Chinchilla Care

Chinchilla Care

All You Need To Take Care of Your Chinchilla

The Chinchilla, part of the Chinchillidae family, Rodentia order, originates in South America (Chile, Peru, Bolivia, Argentina and so on). Its natural environment belongs to the Andes Cordillera, where it feeds on green plants in summer and bark and young stems in winter.

The Chinchilla is a nocturnal animal, carrying most of its activities (eating, drinking, travelling, reproducing) during the night and stays hidden during the day to avoid predators. You should know that it is a sensitive animal who reacts to sudden changes in its habitat. In the wilderness, it usually runs away from danger, but in captivity, if handled without care and precaution and without it being used to a certain person, its only solution of escape is to shed instantly.

The basics of Chinchilla care are not hard to learn, but they do require time and patience. Chinchillas have their own habits and enjoy a regular schedule, but that's not all.

The Cage

Each animal will have its own wire cage (like bird cages) with minimum dimensions of 40x40x50 cm. It is recommended that the bottom is covered with wood shavings, especially from softwood lumber. The wood shavings have to be changed on a weekly basis, in order for your chinchilla to stay clean at all times. Also, Chinchillas love to have a small house inside the cage, a place where they can hide and feel safe when they're scared.


The feeding process is probably the most important aspect in Chinchilla care, and this is where most owners make the most mistakes. A balanced and strict diet is required in order to keep your Chinchilla healthy and happy. The ratio between elements should be the following: 14-16% protein, 30% fibers, 35% carbohydrates, 10% moisture/trace element, 6% minerals, 4% sugar and 3.5% fat and oil. Also, they need a high input of vitamins D, A and E, on a daily basis. Remember to always fee the chinchilla with special pellets created for them, and not those for rabbits, hamsters or guinea pigs. Each formula is made for the special needs of each breed, so make sure to keep this in mind. Also, as Chinchillas are natural herbivores it is important that they receive roughage (hay) at least every 2 days, not only for a proper diet balance, but also for blunting their incisors; The best choice is alfalfa, which you can grow in a small window box, right in your home.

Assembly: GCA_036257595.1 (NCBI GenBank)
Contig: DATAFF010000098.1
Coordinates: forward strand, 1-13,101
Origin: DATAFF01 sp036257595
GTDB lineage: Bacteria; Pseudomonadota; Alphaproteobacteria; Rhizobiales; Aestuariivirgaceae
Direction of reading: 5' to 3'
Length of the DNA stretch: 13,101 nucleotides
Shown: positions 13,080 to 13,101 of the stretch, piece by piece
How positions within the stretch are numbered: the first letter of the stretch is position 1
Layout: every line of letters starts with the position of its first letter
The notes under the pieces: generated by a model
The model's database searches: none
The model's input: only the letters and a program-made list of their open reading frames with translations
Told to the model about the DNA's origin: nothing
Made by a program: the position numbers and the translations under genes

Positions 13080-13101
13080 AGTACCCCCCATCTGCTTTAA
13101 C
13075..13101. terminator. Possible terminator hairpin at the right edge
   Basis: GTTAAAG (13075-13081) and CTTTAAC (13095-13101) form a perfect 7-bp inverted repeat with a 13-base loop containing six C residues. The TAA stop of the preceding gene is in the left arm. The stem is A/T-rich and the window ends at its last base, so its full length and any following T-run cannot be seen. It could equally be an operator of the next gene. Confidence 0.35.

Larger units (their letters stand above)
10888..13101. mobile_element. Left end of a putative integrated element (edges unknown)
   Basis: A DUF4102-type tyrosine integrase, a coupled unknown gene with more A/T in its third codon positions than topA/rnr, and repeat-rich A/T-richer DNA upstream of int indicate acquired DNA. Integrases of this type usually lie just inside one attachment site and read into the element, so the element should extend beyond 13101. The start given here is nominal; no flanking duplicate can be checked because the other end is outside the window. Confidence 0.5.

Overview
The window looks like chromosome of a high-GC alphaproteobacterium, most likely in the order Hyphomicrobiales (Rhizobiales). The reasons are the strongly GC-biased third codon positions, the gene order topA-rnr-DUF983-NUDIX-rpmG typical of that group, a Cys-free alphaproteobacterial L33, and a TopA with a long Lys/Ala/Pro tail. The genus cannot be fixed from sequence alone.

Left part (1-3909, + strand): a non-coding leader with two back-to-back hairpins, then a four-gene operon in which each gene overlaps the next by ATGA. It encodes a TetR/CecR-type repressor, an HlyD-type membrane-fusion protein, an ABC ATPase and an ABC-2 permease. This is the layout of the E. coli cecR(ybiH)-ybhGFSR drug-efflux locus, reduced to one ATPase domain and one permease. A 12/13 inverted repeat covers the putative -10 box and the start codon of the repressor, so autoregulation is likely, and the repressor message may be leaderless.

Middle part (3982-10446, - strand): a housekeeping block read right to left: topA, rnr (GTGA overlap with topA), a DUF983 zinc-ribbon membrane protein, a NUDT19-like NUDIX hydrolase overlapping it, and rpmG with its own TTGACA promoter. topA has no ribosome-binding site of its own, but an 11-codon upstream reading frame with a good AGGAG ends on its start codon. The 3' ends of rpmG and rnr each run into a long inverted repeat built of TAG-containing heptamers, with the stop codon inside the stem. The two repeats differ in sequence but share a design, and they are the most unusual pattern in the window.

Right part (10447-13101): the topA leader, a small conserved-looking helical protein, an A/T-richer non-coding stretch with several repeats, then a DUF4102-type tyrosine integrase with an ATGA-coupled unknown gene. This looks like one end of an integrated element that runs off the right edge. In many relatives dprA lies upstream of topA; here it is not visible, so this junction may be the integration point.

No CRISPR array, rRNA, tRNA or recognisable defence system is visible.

Dust Baths

Another important aspect in Chinchilla care revolves around their fur. Dust baths offered daily are vital to keep a proper oil density in their fur and eliminating any external agents that might harm their skin. You can use fine dust, marble dust, or, the best option (the one they use in their natural environment) volcanic ash. A small tray or bowl will be filled with a handful of dust and you should leave it in the cage for about 30 minutes every day. If you do not do this for a while, the Chinchilla will loose this habit of grooming, and its health condition can spiral down. Still, for pregnant females, dust baths are not recommended in the last 10 days of pregnancy, to prevent infections, and this also applies if your Chinchilla has any injuries.

Handling a Chinchilla

As said before, these are very sensitive animals, and need to be handled with care. It is advisable to get a 2-4 months baby, instead of an adult, because you will be able to tame them easier. Do not enter suddenly in the room where they are placed, or listen to loud music and do not make any powerful, sudden noises. They will become frightened and the taming process will take longer.

Before deciding to get a Chinchilla as a pet, remember they have a very long life-span, of about 15 years, so it will involve a long-term commitment. Be sure you are up for this, and if you do buy one, try to offer it environmental conditions as close as it can get to its natural habitat and you will have a happy friend for the rest of its life.

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Chinchilla Basic Care & First Time Ownership